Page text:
Spellbound

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Hodder & Stoughton, 1989 - Metamorphosis - 191 pages
2 Reviews
Alfred Hitchcock takes on Sigmund Freud in this thriller in which psychologist Ingrid Bergman tries to solve a murder by unlocking the clues hidden in the mind of amnesiac suspect Gregory Peck. Among the highlights is a bizarre dream sequence seemingly designed by Salvador Dali--complete with huge eyeballs and pointy scissors. Although the film is in black and white, the original release contained one subliminal blood-red frame, appearing when a gun pointed directly at the camera goes off. Spellbound is one of Hitchcock's strangest and most atmospheric films, providing the director with plenty of opportunities to explore what he called "pure cinema"--i.e., the power of pure visual associations. Miklós Rózsa's haunting score (which features a creepy theremin) won an Oscar, and the movie was nominated for best picture, director, supporting actor (Michael Chekhov), cinematography, and special visual effects.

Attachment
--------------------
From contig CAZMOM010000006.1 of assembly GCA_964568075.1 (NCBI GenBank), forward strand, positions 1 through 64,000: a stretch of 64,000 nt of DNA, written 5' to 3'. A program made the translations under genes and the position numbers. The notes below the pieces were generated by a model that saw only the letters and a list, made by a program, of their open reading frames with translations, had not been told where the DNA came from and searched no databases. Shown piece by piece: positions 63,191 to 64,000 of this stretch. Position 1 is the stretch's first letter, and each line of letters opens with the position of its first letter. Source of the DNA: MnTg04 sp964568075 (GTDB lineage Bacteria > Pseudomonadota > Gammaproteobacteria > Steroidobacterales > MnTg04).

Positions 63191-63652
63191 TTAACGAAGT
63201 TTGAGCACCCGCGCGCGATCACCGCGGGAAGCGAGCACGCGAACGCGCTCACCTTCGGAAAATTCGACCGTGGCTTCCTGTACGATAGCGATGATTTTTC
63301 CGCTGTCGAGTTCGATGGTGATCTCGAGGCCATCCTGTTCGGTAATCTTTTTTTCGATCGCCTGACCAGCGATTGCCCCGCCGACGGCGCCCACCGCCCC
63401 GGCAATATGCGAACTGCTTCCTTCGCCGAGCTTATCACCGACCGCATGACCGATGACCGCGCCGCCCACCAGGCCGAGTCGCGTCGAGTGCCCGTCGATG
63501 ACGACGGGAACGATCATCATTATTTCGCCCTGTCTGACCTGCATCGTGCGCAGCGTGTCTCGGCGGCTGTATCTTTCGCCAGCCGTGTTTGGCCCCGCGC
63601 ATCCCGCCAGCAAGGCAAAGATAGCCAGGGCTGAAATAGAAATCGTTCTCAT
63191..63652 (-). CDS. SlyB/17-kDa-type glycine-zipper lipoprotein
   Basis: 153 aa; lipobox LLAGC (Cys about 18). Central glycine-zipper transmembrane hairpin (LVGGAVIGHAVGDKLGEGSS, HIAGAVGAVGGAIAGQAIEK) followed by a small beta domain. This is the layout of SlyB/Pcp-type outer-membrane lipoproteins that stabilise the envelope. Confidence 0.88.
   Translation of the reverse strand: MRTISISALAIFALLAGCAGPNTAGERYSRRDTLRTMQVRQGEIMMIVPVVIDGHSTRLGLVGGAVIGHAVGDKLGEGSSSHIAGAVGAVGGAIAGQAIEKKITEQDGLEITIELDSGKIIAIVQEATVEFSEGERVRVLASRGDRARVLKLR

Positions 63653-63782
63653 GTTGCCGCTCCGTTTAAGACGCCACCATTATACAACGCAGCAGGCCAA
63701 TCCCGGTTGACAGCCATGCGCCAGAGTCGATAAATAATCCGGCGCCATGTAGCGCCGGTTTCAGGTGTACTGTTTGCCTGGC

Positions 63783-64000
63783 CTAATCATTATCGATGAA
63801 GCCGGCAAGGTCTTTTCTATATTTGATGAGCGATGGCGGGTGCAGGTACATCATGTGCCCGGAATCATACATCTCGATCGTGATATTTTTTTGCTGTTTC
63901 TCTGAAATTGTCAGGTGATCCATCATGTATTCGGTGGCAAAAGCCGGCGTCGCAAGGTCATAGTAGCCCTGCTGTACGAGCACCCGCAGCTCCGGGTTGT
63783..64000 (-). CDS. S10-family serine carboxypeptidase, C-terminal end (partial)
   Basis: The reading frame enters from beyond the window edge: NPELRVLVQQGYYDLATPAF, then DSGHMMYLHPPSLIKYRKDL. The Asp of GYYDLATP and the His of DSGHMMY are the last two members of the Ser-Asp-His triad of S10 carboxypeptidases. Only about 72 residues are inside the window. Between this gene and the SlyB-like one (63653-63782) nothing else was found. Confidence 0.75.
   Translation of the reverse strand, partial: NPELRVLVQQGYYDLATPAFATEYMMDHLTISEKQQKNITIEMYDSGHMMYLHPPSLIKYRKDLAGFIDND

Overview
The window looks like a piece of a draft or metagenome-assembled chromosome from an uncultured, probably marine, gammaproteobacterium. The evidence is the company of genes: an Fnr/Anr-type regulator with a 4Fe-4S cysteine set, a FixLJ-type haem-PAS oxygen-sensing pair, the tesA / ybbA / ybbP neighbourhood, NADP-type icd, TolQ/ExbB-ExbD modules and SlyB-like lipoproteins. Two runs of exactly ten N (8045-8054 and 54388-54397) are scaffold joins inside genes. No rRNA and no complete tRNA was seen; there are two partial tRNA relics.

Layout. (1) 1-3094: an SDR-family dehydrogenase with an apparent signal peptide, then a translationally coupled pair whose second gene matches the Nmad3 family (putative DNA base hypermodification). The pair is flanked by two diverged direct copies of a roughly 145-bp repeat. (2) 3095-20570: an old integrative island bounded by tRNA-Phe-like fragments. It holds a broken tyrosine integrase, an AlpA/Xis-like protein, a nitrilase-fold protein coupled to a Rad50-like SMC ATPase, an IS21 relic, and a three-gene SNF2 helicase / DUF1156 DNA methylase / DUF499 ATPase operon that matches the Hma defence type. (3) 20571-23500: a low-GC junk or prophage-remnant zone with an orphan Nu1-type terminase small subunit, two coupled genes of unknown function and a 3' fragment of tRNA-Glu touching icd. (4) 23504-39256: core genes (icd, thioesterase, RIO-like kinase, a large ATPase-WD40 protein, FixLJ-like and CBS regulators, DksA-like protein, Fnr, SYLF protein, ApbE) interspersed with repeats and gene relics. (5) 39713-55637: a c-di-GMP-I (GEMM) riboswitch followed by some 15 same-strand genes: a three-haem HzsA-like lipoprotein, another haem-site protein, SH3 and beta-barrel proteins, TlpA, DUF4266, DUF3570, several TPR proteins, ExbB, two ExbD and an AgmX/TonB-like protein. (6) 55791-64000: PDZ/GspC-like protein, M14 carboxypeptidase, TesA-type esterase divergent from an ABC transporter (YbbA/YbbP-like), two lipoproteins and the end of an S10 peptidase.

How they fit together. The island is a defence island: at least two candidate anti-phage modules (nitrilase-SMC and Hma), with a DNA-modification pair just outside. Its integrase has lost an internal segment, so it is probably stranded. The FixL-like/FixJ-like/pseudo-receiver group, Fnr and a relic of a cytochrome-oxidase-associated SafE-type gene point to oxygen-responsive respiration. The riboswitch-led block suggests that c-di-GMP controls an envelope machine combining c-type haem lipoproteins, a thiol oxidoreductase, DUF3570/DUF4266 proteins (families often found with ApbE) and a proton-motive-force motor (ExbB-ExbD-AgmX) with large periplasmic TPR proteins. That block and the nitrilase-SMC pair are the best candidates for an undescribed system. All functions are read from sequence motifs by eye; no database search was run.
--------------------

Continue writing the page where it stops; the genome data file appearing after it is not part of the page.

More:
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Review: Spellbound

User Review  - Amy Mair - Goodreads

I loved these teen thrillers in middle school. Read full review

LibraryThing Review

User Review  - nx74defiant - LibraryThing

A good Young Adult Thriller. Read full review

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About the author (1989)

Christopher Pike is the pseudonym of Kevin Christopher McFadden, one of America's most popular young adult fiction writers. He was born in Brooklyn, New York, on November 12, 1954, but grew up in Los Angeles, California. He took on various jobs before writing Slumber Party, Weekend, and Chain Letter, all of which became bestsellers. His other works include The Last Vampire series; the Final Friends trilogy; The Lost Mind; Witch; Whisper of Death; Alosha; The Yanti; Bury Me Deep; and Fall into Darkness. He also writes the children's series Spooksville and adult novels including Sati; The Season of Passage; The Listeners; The Cold One; The Blind Mirror and Falling.

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